When I was filling out my UTME form and excitedly writing out the words ‘Medicine and Surgery’ in the portion for course of study, I had no idea what I was getting myself into. All I had was my dream of helping people as a doctor, one I’ve had since I was a child, and the ideas that people had told me about doctors. You know, people always talked about how
medicine is a noble profession and doctors are less likely to be poor, things like that.
Sure, those statements have truth in them undoubtedly, but years later I have found out that it’s a rather vague summary of what actually goes on in the six years of training. I know better now obviously. So I just wanted to share some lessons I’ve learnt in the process, relating to medical school and life in general.
1) Medicine is more than a job, it’s a calling. It’s more than just having a steady source of income. It’s a life of sacrifice to the good of humanity. You don’t always get to do what you feel like doing. This is why I strongly advice against forcing a child to study it. Sure, no one should be forced to do a course they have no interest in, but this even more important to medicine because doctors directly interfere with life. Doctors are trusted people in society, they see the most intimate parts of people, and that confidentiality can be abused if in the wrong hands. It’s not about the money, its not about the ‘prestige’.
2) Hard work does not always mean smart work. In medical school, and in life generally, it is possible to work very hard in the wrong direction. The textbooks we have to read are huge as they come sometimes, but we do not get asked to reproduce the whole thing in examinations. Through coming for lectures and clinical exposure with our lecturers we make out a trend of what topics are of a higher probability to show up as examination questions. Before you say it, yes I know that the most important reason to learn is to be a competent doctor, but you have to pass exams first to get a medical license.
3) Medical school is as emotionally challenging as it is mentally, I kid you not. Successful athletes always say that their mind game is as important, if not more, than their physical display of abilities. I have learnt that this also pertains to my course of study. In the coming to six years I have been studying, my coursemates and I can testify that we have been pushed to our limits internally. There have been periods where what woke me up wasn’t my phone’s alarm, but my troubled mind reminding me of what I had not studied. My coursemates and I can tell you our stories for days. Even when it comes to actually putting pen on paper on examination day, a calmer mind will remember more things than a restless one. An important part of our assessment involves us having to take history and perform physical examinations on people. I have discovered that those exams test more of one’s ability to perform under pressure than what he or she actually knows.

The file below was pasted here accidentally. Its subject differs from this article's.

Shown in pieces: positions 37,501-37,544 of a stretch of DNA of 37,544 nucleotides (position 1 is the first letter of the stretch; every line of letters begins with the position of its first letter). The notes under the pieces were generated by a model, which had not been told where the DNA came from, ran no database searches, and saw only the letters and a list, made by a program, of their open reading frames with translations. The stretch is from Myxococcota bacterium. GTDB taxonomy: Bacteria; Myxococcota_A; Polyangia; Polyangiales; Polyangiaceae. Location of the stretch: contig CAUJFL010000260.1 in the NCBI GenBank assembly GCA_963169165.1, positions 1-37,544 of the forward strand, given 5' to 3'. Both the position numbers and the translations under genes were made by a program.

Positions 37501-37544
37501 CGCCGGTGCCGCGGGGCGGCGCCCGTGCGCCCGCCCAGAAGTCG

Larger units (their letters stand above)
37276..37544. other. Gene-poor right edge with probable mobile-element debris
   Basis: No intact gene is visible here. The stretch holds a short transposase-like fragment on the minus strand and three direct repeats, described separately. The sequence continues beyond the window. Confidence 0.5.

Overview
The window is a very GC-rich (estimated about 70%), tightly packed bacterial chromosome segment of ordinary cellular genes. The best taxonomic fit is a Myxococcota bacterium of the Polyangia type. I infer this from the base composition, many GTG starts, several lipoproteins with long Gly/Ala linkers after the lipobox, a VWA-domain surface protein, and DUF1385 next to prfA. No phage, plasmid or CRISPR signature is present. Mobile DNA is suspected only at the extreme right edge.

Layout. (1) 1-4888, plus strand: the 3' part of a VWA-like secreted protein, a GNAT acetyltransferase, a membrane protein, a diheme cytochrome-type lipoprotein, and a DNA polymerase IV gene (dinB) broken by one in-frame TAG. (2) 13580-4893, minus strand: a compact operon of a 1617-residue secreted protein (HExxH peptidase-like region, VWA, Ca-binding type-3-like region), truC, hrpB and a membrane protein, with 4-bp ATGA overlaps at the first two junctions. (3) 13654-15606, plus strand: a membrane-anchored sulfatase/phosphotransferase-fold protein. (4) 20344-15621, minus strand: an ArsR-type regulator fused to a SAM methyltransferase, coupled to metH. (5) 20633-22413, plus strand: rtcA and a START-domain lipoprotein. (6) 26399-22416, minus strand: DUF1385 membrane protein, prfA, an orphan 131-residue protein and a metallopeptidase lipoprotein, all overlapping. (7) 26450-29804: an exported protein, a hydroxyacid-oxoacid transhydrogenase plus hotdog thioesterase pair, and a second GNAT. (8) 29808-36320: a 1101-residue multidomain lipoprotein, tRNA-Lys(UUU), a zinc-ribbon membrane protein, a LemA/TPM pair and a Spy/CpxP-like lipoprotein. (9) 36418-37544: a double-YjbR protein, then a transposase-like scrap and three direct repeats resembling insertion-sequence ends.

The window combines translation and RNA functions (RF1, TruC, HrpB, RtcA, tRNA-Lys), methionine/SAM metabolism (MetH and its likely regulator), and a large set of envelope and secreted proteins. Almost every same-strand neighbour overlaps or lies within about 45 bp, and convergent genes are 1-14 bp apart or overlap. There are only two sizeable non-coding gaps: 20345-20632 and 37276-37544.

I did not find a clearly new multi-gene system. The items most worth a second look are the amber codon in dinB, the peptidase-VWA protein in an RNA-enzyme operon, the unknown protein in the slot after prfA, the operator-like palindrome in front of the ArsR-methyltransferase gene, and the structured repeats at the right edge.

4) Do it more to know it more. You really learn more when you have a hands-on experience. This is not a myth, and its not just my personal opinion either. Studies have shown that we remember about 20% of what we hear, 40% of what we see and hear, and 80% of what we see, hear and do. One of our lecturers always tells us that “medicine is not learnt in the classroom, it is learnt in the clinic and on the wards”.
5) Find other activities that make you happy. I’m so happy and thankful that I get to do this, but sometimes the stress involved in the process can be overwhelming. There may be times when the workload will make you doubt your decision to study medicine, and that’s okay. Take a short break, do something that relaxes you, calm down. Think about it like this: if you overrun yourself for that exam and end up crashing, falling sick, and not being able to write the exam, what have you really achieved? The exam would still go on without you.
6) It gets clearer as time goes by. During my pre-clinical years it felt like I was just studying things that had no real life application. Everything makes more sense now, I needed that foundational knowledge to understand what I know now. All those nights of studying “what doesn’t make sense” have helped me at each next level, and what I learn at each stage always helps in the next.
My days as a medical student are coming to an end (can I get an Amen somebody!!) and there are many ‘doctor years’ ahead. I have learnt so much, and I know that I still have so much to learn. So if you’re thinking about medical school or are in it already, just remember this: it might not make sense every single day, but there will be days where you will be reminded of why you wanted to do this (if you were the one who wanted to do it), and that will keep you going.
Thank you for reading through.
(Photo credit for the header photo is to my friend Tolu😄).